The impacts of climate change on Africa

Mike Hulme, Declan Conway, PM Kelly, Susan Subak, TE Downing

Research output: Contribution to journalArticlepeer-review

Abstract

This paper considers the problem of determining future climate change in Africa due to human modification of the global atmosphere. Some of the main conclusions may be summarised as follows: Natural climate variability in Africa, particularly rainfall, is large. This variability can be manifest regionally as severe droughts on yearly time-scales or as more prolonged desiccation over one or more decades. The nature of future climate change for Africa is not known with any great confidence. Climate change scenarios have been constructed here in a systematic manner making clear their assumptions and uncertainties, but it remains impossible to attach specific probabilities to them. There is a paucity of detailed climate change impact case studies for Africa. The level of vulnerability of African societies to climate change depends on their present-day vulnerability which is determined by their economic, political and institutional capabilities. Future demographic changes in Africa and the development path the continent pursues will determine the eventual significance of global warming for Africa. The scope for alternative African emissions trajectories to significantly alter global warming rates over the next 100 yr is very limited.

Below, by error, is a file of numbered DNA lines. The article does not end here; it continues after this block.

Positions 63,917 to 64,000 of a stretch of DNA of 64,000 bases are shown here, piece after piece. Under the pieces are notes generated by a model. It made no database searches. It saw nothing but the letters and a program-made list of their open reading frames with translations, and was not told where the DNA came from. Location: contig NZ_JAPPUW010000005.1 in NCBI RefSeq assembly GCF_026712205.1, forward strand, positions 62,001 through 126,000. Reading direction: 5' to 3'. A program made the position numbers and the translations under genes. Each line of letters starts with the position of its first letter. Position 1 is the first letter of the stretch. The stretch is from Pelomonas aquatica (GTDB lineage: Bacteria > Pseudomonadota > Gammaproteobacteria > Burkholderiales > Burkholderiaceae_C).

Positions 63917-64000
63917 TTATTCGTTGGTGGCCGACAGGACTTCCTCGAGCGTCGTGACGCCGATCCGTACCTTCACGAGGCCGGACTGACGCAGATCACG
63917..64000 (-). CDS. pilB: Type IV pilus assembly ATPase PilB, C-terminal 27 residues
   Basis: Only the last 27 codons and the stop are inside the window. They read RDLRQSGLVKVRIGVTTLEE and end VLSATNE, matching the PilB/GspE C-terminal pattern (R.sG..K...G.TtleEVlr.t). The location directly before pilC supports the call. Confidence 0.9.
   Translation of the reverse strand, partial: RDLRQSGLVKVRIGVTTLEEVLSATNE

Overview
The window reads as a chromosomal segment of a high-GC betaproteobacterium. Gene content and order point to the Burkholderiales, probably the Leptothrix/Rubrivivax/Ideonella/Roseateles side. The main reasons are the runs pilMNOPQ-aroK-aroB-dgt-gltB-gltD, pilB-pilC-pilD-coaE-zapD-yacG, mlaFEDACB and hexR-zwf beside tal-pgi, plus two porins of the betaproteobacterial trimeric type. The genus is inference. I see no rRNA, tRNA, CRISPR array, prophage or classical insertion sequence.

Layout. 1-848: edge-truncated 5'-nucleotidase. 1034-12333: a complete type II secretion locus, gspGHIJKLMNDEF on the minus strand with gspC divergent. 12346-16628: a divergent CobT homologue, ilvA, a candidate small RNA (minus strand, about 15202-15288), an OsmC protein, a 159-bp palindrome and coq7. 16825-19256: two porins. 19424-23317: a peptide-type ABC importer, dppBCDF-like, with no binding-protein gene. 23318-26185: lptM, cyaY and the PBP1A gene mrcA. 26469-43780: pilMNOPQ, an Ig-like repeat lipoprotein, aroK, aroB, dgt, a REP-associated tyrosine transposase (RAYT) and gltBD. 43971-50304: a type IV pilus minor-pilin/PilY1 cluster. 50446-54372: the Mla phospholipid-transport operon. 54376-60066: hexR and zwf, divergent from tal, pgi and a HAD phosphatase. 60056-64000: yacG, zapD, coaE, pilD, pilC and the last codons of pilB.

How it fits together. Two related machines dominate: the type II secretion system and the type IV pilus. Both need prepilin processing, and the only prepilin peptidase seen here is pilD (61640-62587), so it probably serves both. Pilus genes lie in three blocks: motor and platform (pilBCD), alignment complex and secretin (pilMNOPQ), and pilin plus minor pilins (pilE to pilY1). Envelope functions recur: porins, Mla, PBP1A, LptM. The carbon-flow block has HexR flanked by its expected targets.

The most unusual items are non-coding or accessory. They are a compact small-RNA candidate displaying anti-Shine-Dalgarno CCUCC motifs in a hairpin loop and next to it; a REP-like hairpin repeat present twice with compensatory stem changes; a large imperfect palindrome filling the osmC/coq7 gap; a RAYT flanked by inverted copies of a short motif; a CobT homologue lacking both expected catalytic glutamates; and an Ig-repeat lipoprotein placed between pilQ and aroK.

Original languageEnglish
Number of pages60
JournalWorking Paper - Centre for Social and Economic Research on the Global Environment
Publication statusPublished - 1995

Keywords

  • anthropogenic emission
  • climate change
  • developing region
  • forecast problem
  • global warming
  • human impact
  • man-environment relations
  • rainfall variability
  • uncertainty
  • vulnerability
  • Africa

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